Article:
A couple of nights ago I had a dream Connor was in the front row and I totally blanked at the start of the session. That didn’t quite come to pass. Connor was about 3 rows back and although I was a little shaky at the start, I didn’t blank completely. :)

I think the session went OK. I did what I said I would do. I just hope the audience got what they expected…

After the session, I got to speak briefly to Zahid Anwar, and said a quick hello to Frits and Oyvind on the way out, but it was pretty much a dash out and back to work. So much so that I left my Apple laptop charger in Hall 5 after my session. If anyone found it, please let me know. :)

So that was my first brief visit to UKOUG Tech15. I’m not in on Tuesday as a bunch of other people from work are going, so I’m left behind to hold the fort. I will be in all day Wednesday (I hope), so I look forward to catching up with people properly. If you see me walking round the conference and you have a question or just want to say hello, don’t be shy. I love talking about Oracle stuff and I would rather spend the time talking with you than sitting in someone else’s session, that I’ve probably seen 6 times already this year. :)

Cheers

Tim…

UKOUG Tech15 : See you there.

ukoug-tech15-speakerUKOUG Tech15 Super Sunday is underway. The Sunday event always coincides with my nephew’s Birthday celebration, so I never get to attend. You’ve got to get your priorities straight. :)

This year I’ll be presenting two sessions:

  • Monday 12:20 – 13:10 : Oracle Database Consolidation: It’s Not All About Oracle Database 12c! This is an overview session, suitable for beginners and management types.
  • Wednesday 10:00 – 10:50 : Pluggable Databases: What They Will Break & Why You Should Use Them Anyway! For all those folks thinking about moving to 12c soon, this might help you decide which way to go. :) Monday is a fleeting visit for me. I’ll be doing my session, then I’ve got to go straight back to work. I’m not in on Tuesday, but I should be in all day Wednesday, I hope.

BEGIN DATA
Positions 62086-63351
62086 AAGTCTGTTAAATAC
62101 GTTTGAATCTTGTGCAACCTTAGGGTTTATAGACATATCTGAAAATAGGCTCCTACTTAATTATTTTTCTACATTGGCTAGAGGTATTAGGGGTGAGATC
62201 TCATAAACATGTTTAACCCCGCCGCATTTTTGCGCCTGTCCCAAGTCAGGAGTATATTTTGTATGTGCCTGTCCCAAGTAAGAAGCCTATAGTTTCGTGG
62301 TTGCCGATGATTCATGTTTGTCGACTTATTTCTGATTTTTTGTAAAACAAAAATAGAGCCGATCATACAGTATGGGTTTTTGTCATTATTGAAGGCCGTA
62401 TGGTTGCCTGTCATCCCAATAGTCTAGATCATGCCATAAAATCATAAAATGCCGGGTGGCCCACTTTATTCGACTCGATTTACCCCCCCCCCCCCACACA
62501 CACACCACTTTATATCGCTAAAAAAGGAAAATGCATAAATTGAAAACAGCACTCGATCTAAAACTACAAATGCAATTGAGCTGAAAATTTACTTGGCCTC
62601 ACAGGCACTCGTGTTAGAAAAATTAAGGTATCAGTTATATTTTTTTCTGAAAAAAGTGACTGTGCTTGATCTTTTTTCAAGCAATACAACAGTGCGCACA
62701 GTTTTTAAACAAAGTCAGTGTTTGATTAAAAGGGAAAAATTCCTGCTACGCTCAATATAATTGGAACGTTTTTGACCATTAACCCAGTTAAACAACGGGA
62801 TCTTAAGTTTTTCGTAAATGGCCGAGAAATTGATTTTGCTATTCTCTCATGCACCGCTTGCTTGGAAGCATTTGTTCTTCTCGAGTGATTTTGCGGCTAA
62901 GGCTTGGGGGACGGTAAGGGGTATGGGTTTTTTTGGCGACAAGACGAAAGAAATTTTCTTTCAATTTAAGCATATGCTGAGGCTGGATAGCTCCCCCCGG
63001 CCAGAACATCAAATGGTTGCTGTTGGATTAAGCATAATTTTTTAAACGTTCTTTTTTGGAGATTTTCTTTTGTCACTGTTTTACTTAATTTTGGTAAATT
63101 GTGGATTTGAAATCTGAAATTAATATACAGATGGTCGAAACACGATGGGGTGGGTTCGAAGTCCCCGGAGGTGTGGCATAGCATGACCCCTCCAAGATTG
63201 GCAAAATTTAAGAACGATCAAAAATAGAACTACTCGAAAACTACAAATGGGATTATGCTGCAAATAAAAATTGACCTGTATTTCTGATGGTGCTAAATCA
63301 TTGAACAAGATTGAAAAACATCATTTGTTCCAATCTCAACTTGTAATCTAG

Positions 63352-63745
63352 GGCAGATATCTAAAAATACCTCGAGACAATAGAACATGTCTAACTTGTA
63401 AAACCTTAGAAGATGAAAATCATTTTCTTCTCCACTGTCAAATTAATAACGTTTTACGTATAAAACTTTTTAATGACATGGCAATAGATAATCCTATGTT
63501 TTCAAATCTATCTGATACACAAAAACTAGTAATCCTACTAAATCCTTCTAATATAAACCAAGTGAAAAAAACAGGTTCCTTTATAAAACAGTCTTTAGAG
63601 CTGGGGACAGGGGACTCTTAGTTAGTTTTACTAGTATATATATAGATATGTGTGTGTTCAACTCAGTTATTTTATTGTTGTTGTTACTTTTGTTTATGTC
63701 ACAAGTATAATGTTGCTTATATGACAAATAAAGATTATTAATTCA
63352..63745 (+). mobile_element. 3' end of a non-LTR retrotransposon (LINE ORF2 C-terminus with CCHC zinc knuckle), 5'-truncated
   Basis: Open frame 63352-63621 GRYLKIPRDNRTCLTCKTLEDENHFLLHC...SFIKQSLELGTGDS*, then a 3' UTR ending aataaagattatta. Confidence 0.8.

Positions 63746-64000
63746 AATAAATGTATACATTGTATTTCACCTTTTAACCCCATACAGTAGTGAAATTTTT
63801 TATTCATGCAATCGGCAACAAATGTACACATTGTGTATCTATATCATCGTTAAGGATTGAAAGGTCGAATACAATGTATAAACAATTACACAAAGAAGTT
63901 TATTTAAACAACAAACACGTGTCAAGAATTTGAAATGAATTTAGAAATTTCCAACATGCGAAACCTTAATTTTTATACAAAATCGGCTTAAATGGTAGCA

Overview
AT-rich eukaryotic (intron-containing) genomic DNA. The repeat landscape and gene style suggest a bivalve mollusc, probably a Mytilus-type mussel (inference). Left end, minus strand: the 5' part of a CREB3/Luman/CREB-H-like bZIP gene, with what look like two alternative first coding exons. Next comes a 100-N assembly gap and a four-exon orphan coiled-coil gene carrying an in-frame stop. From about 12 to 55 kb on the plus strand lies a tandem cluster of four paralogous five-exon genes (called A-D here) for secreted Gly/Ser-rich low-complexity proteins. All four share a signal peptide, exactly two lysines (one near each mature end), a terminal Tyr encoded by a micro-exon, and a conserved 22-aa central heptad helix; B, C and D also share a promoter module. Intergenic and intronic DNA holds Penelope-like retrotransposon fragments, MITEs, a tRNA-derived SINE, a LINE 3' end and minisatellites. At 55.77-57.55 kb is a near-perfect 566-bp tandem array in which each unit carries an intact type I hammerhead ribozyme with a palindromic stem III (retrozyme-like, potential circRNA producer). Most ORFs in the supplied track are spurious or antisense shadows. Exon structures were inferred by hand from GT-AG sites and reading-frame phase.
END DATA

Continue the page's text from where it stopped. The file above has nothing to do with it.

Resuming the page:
Having a conference in your home town sounds like a good thing, but I find it harder to deal with. When you are away from home it is easy to throw yourself into conference mode and turn off real life. When you live close to the conference, you have to switch in and out of conference mode constantly. Normal life is a distraction from the conference experience. :)

Cheers

Tim…

UKOUG Systems Event 2015

ukougI have a bone to pick with UKOUG. I’m coming from Birmingham and I’m a lazy git, so why the heck am I on in the first slot? :) It was a 04:30 start to the day, for a train journey starting at 05:50. I could have got a later train, but it would have been busier and more importantly, more expensive… After putting the latest of my writing tips posts live and lying in the bath (sorry for the bad mental image) for a while psyching myself up for the day, it was a quick taxi ride to the station, then on to the train. The train was reasonably busy, but I had reserved a seat with a table and power socket, so I was able to use the time to write up a blog post about yesterday’s Oracle Midlands Event #9 and to do some last minute run throughs of my talk.

Since I was up in the first slot I missed the opening greeting to set up. The event was very Exadata-heavy and I was doing a virtualization talk, so I wasn’t really expecting anyone to come, but I had a pretty good crowd, which was nice. Many of the people in the room were already working with virtualization, some as users of the services, others as administrators. I don’t think there would be a lot that was particularly new to this audience, but I’m hoping they found at least something useful in there. After the session, I stood outside the room chatting to one of the guys about the issues he was currently going throught relating to Oracle licenses on VMware. It can be difficult, especially when there seem to be a lot of people out there actively trying to throw a you bum steer. My statement on this  matter is always, only ever deal with Oracle Licensing Management Services directly, not sales people, which working this stuff out and make sure you have everything down on paper before you start!

I only managed to catch the tail end of “Oracle Exadata Meets Elastic Configurations” by Svetoslav Gyurov so I will have to assume it was totally awesome! I love you Sve! :)

redstacktechDuring the session changeover, I got to speak to some of the folks on the Red Stack Technology booth. I popped by to say thank you for taking over the sponsorship of the Oracle Midlands events. They were also a sponsor of the UKOUG Systems Event itself, so a double thank you was in order. :)

Next up was “Oracle Exadata & Database Memory” by Frits Hoogland. Exadata is “posh-RAC”. Lots of stuff about RAC databases are also common to singe instance Oracle databases. As a result, this sesison was actually relevant to single instance, RAC and Exadata. Frits is one of those deep-dive guys, but the session had enough top-level and deep-dive content to appeal to all tastes. I really enjoyed it.

Next up was Roger MacNicol speaking about “Oracle Big Data SQL”. I had seen a bunch of this information last year at Oracle OpenWorld, but it also included some architectural information that was new to me. I was unaware of the architectural similarities between implementing smart scans in Exadata storage cells and getting Oracle to talk to Hive and HDFS. Very interesting!